I grew up in a small town. I can relate to the Miranda Lambert song “Famous in a Small Town.” Through the school years, it was easy to find yourself in the newspaper fairly regularly. Most everyone knew everyone else. It was the kind of place where you were almost certain to see people you knew anywhere you went.
Now I live in a much larger town. There are pros and cons to either big or small. I have come to appreciate the convenience of a larger town. Businesses tend to have longer hours, and there are just so many more stores, restaurants, parks, museums, etc. to choose from. The main con in my mind, other than traffic, is the very lack of “everyone knows everyone else.” There are tens of thousands of people living in our town. It’s not unusual for us to go out on errands without seeing anyone we know, or to play at the park without seeing anyone we know, etc.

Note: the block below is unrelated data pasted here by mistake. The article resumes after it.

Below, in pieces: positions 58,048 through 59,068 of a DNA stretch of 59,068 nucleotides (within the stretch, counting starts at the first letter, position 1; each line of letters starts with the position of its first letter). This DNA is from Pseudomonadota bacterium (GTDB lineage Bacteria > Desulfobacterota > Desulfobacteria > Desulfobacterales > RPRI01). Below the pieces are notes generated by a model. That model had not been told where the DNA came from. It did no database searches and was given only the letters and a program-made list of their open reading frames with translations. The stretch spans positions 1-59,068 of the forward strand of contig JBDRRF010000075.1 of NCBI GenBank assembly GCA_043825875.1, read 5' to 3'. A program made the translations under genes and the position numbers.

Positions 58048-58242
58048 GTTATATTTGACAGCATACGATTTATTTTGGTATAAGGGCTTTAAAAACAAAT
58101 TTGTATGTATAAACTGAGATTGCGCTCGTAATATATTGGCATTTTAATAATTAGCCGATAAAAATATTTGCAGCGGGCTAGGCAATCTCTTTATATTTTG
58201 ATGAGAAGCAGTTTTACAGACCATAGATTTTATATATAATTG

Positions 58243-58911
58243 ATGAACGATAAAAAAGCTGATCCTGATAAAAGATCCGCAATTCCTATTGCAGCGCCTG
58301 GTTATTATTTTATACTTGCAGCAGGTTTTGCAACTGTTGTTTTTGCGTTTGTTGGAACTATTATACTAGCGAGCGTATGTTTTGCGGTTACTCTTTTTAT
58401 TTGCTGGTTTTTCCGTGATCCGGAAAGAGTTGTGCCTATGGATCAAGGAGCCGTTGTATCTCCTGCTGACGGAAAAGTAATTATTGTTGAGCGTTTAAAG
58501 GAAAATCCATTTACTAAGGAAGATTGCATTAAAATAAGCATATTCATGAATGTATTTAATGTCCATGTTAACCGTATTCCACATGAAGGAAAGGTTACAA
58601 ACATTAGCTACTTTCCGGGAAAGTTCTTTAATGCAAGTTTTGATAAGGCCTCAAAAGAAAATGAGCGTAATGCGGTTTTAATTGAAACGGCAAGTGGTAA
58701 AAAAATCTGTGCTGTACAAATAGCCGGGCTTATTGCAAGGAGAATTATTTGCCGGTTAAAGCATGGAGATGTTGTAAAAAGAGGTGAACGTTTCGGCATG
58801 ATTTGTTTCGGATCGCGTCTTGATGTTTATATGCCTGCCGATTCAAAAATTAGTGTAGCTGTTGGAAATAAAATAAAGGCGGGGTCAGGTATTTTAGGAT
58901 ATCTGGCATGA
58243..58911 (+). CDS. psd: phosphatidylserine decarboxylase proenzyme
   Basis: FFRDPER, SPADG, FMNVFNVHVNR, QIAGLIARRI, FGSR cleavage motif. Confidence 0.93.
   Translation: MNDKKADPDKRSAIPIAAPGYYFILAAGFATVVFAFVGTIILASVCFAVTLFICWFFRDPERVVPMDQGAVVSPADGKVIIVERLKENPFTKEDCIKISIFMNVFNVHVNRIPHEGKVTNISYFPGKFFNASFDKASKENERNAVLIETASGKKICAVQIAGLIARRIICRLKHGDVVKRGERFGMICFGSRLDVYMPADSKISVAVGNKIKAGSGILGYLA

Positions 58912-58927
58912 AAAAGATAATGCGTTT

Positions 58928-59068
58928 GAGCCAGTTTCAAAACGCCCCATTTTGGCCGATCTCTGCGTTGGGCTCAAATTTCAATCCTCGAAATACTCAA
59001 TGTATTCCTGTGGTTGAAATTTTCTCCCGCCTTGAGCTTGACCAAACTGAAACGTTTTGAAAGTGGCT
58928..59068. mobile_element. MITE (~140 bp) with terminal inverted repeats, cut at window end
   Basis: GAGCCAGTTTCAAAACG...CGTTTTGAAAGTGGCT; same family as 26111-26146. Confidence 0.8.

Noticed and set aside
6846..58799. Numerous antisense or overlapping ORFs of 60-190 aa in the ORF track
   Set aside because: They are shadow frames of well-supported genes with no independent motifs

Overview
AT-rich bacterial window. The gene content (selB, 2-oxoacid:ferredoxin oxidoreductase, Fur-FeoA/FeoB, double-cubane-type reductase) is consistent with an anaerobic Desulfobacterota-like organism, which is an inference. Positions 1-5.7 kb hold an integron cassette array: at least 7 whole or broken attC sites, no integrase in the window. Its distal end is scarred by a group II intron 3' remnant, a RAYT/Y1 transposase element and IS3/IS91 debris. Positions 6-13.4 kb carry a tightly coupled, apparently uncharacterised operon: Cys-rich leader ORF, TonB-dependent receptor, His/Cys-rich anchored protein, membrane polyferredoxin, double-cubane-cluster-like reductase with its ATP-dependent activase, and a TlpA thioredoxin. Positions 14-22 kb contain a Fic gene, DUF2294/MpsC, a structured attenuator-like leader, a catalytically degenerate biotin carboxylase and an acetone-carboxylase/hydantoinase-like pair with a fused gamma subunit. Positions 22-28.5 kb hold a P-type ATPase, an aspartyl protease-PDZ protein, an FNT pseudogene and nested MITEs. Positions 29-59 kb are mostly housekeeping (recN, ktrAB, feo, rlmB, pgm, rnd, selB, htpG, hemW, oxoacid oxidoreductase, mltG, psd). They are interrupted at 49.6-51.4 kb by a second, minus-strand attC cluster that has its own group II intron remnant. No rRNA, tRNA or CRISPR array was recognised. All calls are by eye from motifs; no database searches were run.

I was pleasantly surprised to experience that small town feel last weekend. Our town was having its annual celebration of, I don’t know, just of community I suppose. There doesn’t seem to be any particular occasion, but there is a 5k race and a parade.
My daughter and I did the 5k (better late than never in getting that “summer” 5k in with her – good thing she was patient as she waited for my knee to heal up). We saw several people we know at the race. Nice. We then headed to the parade, and by coincidence, we ended up right next to people we know as we watched. In the parade itself, we saw the kids’ ice skating instructor, my son’s current baseball coach, a baseball teammate, a friend, our Pastor, a friend’s big sister, a fellow homeschool mom, a former teacher, a former classmate, my husband, and a lot of familiar faces from political events. It felt small-town to me in the best way.
Like I said, I enjoy the conveniences that a larger community can offer, but I don’t want to feel like a stranger in a strange land. I am glad that our big town can feel like a small town sometimes.
P.S. I don’t know these people, but isn’t it awesome?!?